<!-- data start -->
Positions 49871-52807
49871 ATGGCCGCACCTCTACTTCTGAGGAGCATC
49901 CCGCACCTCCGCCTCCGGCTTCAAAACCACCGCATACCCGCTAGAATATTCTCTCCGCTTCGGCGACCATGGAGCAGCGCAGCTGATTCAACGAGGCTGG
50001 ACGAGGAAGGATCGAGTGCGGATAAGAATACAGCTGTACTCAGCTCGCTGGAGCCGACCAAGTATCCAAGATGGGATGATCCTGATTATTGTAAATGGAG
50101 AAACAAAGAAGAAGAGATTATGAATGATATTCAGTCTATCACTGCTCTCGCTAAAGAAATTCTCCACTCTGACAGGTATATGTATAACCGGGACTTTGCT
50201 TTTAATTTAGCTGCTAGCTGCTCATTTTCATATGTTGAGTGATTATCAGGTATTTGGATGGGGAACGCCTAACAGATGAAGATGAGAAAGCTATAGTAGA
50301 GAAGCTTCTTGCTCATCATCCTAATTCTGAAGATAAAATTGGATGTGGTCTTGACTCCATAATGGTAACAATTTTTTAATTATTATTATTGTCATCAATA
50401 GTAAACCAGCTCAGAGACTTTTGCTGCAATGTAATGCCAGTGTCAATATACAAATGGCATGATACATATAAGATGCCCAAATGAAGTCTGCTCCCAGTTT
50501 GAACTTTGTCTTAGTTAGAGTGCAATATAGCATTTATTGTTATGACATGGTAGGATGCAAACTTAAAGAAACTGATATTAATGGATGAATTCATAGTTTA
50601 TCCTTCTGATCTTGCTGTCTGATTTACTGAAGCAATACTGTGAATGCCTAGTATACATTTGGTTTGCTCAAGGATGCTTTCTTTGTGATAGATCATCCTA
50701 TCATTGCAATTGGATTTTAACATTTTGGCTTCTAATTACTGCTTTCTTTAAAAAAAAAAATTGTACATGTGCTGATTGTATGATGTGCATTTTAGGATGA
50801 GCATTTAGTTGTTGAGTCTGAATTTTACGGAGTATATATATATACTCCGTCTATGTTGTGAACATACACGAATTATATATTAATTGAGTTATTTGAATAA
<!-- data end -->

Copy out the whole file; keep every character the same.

Positions 49871-52807
49871 ATGGCCGCACCTCTACTTCTGAGGAGCATC
49901 CCGCACCTCCGCCTCCGGCTTCAAAACCACCGCATACCCGCTAGAATATTCTCTCCGCTTCGGCGACCATGGAGCAGCGCAGCTGATTCAACGAGGCTGG
50001 ACGAGGAAGGATCGAGTGCGGATAAGAATACAGCTGTACTCAGCTCGCTGGAGCCGACCAAGTATCCAAGATGGGATGATCCTGATTATTGTAAATGGAG
50101 AAACAAAGAAGAAGAGATTATGAATGATATTCAGTCTATCACTGCTCTCGCTAAAGAAATTCTCCACTCTGACAGGTATATGTATAACCGGGACTTTGCT
50201 TTTAATTTAGCTGCTAGCTGCTCATTTTCATATGTTGAGTGATTATCAGGTATTTGGATGGGGAACGCCTAACAGATGAAGATGAGAAAGCTATAGTAGA
50301 GAAGCTTCTTGCTCATCATCCTAATTCTGAAGATAAAATTGGATGTGGTCTTGACTCCATAATGGTAACAATTTTTTAATTATTATTATTGTCATCAATA
50401 GTAAACCAGCTCAGAGACTTTTGCTGCAATGTAATGCCAGTGTCAATATACAAATGGCATGATACATATAAGATGCCCAAATGAAGTCTGCTCCCAGTTT
50501 GAACTTTGTCTTAGTTAGAGTGCAATATAGCATTTATTGTTATGACATGGTAGGATGCAAACTTAAAGAAACTGATATTAATGGATGAATTCATAGTTTA
50601 TCCTTCTGATCTTGCTGTCTGATTTACTGAAGCAATACTGTGAATGCCTAGTATACATTTGGTTTGCTCAAGGATGCTTTCTTTGTGATAGATCATCCTA
50701 TCATTGCAATTGGATTTTAACATTTTGGCTTCTAATTACTGCTTTCTTTAAAAAAAAAAATTGTACATGTGCTGATTGTATGATGTGCATTTTAGGATGA
50801 GCATTTAGTTGTTGAGTCTGAATTTTACGGAGTATATATATATACTCCGTCTATGTTGTGAACATACACGAATTATATATTAATTGAGTTATTTGAATAA